Leighton Buzzard hit by two earthquakes in one day

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Leighton Buzzard
Image caption,
The third and fourth earthquake struck on market day in the Bedfordshire town

A town in Bedfordshire has experienced two earthquakes in one day.

It is the third and fourth time people in Leighton Buzzard have felt tremors in the space of two weeks.

The British Geological Survey (BGS) confirmed a 3.0-magnitude earthquake happened just north of the town at about 09:30 BST and a 2.1-magnitude tremor occurred at about 13:40.

People reported their houses "jolting and shaking" when the larger quake struck.

Since 8 September there have been four earthquakes in the town, the BGS confirmed.

A 3.5-magnitude earthquake was felt by residents on that day, followed by a 2.1 magnitude tremor on 13 September.

Glenn Ford, a BGS seismologist, said the latest two tremors were aftershocks from the first incident, but were "earthquakes in their own right".

Tuesday afternoon's tremor was "20 times smaller" than the one in the morning, but a few people had reported it to the organisation, he added.

'A whoosh and a boom'

Matt Stewart, who lives about 1.5 miles (2.4km) from Leighton Buzzard in Eggington, was one of those who felt the larger earthquake, and said the tremors "almost shook me out of bed".

"It was as big as the first one, I think," he said. "My wife ran downstairs and said, 'oh no, not another one'.

"It felt like a whoosh and then a boom coming up through the earth, then it shook the house and a couple of pictures fell off the wall upstairs, like the last time."

Image source, BGS
Image caption,
The British Geological Survey has released seismograms of the 09:30 BST earthquake

Mr Stewart described it as "a horrible feeling".

"You're just not in control and I'd like to know what's going on, as this is the third one - it's very strange."

The BGS said its provisional data suggested the earthquake originated at a depth of about 6.2 miles (10km).

'San Andreas fault of Bedfordshire'

The earth did not move during the morning's tremors quite as much as when the first earthquake hit two weeks ago at magnitude 3.5, was the general opinion of people shopping and working in the town.

Wesley Venn said: "I was sat in the garden having a lovely cup of tea when all of a sudden I saw the fence shaking."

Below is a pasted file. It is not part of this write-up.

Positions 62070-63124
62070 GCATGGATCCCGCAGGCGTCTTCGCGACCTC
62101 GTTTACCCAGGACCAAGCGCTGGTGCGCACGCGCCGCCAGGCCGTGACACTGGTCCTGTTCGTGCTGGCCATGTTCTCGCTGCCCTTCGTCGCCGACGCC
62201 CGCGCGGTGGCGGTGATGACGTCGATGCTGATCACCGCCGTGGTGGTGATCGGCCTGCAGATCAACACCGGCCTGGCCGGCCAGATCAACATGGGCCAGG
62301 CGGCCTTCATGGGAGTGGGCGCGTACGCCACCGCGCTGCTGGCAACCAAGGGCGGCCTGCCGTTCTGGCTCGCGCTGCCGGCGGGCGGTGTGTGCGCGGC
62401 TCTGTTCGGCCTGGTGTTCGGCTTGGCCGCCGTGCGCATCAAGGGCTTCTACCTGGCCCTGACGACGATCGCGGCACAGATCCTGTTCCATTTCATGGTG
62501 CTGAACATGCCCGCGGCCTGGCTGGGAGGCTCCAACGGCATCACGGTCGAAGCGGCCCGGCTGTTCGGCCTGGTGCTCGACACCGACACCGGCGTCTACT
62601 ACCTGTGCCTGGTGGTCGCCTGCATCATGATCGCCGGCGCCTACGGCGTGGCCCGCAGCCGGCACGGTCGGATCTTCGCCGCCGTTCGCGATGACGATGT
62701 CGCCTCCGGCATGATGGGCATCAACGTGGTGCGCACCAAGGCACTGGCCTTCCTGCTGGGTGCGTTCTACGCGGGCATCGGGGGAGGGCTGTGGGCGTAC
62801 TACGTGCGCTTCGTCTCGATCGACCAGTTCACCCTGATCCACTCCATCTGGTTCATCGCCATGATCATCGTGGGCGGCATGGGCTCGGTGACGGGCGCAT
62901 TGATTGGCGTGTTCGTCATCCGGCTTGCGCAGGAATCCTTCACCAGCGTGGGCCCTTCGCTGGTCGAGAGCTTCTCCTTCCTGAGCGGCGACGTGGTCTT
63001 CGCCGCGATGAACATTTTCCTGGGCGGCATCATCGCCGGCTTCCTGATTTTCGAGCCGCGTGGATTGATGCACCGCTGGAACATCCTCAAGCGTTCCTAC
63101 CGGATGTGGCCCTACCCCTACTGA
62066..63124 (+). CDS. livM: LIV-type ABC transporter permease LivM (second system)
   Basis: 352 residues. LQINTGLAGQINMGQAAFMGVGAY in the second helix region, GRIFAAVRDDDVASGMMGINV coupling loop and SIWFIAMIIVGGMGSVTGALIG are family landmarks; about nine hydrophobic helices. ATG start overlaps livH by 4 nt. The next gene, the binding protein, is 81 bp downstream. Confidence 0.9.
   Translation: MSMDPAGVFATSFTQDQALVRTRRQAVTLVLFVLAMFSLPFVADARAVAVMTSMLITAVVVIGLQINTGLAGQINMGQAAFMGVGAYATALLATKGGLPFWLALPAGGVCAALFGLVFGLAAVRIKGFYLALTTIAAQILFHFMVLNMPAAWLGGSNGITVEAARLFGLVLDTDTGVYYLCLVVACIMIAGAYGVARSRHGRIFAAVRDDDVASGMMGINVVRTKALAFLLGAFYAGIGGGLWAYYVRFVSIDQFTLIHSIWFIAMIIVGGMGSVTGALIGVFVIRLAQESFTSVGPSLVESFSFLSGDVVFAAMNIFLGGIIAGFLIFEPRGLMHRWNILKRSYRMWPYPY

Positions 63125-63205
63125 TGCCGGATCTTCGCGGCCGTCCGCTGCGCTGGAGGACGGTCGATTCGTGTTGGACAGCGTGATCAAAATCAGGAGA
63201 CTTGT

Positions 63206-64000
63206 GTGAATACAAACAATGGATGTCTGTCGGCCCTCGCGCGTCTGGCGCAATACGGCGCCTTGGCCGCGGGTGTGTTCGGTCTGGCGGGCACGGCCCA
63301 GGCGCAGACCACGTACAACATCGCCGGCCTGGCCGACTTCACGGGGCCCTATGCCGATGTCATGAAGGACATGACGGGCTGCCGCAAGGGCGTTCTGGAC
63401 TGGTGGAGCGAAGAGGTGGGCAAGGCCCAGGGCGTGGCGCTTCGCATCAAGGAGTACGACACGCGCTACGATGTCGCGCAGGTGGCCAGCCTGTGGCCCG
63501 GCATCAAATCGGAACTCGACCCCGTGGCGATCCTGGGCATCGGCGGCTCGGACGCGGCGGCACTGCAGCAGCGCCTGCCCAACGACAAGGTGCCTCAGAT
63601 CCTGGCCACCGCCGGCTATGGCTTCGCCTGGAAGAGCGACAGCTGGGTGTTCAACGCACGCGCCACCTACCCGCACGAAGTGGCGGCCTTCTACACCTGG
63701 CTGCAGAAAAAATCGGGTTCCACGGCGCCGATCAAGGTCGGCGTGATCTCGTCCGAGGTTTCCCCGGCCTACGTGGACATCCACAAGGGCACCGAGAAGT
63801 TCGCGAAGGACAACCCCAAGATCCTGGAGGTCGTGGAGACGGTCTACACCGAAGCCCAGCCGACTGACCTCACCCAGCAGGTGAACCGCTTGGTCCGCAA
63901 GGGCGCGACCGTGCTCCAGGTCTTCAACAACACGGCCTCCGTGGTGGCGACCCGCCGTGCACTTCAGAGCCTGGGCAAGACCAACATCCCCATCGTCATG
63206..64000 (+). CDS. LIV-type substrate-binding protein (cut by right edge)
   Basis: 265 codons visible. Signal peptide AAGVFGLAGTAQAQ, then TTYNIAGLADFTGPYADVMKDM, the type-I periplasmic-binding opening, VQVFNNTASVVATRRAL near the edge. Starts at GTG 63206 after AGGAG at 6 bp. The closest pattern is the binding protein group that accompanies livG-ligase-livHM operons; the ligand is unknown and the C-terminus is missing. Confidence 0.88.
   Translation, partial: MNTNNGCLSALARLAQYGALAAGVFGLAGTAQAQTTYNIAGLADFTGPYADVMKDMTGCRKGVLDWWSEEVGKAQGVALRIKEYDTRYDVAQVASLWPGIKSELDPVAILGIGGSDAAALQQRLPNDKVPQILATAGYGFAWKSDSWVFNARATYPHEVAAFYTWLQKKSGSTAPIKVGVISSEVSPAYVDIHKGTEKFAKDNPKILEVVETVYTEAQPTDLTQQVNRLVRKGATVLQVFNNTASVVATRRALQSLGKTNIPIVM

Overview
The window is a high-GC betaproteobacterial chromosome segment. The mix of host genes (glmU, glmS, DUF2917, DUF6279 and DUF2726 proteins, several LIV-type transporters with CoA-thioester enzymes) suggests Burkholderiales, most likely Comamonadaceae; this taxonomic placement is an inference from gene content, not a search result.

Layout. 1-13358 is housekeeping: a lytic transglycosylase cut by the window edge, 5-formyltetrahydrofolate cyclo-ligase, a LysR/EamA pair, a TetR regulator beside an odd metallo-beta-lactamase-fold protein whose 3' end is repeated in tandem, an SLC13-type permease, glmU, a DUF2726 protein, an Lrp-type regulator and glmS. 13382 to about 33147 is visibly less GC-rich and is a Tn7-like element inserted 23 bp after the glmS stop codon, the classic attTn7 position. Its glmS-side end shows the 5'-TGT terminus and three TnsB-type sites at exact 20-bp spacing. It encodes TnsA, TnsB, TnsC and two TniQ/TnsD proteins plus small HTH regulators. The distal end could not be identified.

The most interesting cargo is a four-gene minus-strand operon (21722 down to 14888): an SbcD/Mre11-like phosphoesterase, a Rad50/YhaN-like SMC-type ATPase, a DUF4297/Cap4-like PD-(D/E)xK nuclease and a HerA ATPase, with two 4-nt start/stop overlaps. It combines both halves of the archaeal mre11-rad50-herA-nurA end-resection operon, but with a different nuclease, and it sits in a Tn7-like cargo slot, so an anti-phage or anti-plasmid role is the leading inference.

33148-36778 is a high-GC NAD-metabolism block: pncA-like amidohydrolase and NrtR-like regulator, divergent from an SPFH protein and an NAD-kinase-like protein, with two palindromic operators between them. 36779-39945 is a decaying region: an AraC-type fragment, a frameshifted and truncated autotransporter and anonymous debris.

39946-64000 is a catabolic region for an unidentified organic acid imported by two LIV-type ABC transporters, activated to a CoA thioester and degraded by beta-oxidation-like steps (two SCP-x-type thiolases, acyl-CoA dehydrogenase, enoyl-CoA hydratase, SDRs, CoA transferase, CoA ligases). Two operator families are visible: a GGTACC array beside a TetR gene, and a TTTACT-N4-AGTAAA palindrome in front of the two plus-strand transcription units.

He described it as "a little tremor, just to remind us that there are earthquakes about, apparently - in Leighton Buzzard".

He added that "the earth didn't move for me" during the second quake - which he slept through - but he felt the other larger ones.

"I don't know if we're the San Andreas Fault of Bedfordshire... but it's a claim to fame.

"We will rebuild - where a plate fell off the shelf - we will rebuild."

Image caption,
Resident Wesley Venn joked the town might be "the San Andreas Fault of Bedfordshire"
Image caption,
Shop staff Carrie Wainer and Sarah Arkle said there was "a massive bang"

Carrie Wainer, who works in a gift shop, said she heard "a massive bang", adding "that was about it for us".

"With what 2020's bringing us, this is just another one added on."

Image caption,
Shop owner Anthony Rosier said "a few things might have moved a couple of inches"

Model railway store owner Anthony Rosier said there were "two large bangs, the walls and units shook - then peace and quiet".

The latest tremors had been "a talking point" and "brings the buzz back" to Leighton Buzzard, he said.

Mr Ford said: "It's not an unusual thing to be seen in the UK... this relieves the built-up stress in the rocks."

They were "nothing to do with fracking or anything like that," he said.

"It's typical British tectonic activity that's been going on for hundreds of years."

Image source, Twitter

Mr Ford said the UK experiences about 200 to 300 earthquakes each year, but 90% are "so minor that people can't perceive them".

While the UK has a few quakes of the same magnitude as Leighton Buzzard each year, it was "absolutely tiny on the scale of worldwide earthquakes" and "more than a billion times smaller than the one that hit Japan in 2011".

He added: "If they felt this one in Japan, they wouldn't even look up from their morning coffee."

Why Leighton Buzzard?

Dr Matthew Blackett, an earthquake expert from Coventry University, said the Leighton Buzzard tremors were likely caused by the fracturing of solid rock in "hidden fault lines", several hundred metres below the surface.

"What seems to have happened is that this was an initial earthquake in a hidden fault - some stress or other has caused it.

"These two subsequent events are a readjustment of the fault lines to come back to some sort of stability.

"The crust has to adjust itself to become stable again, that seems to have happened to the poor people of Leighton Buzzard.

"It is quite possible that that sequence is now done, but it might be that there are still stresses there.

"If there are [further tremors], I think it will only be minor events."

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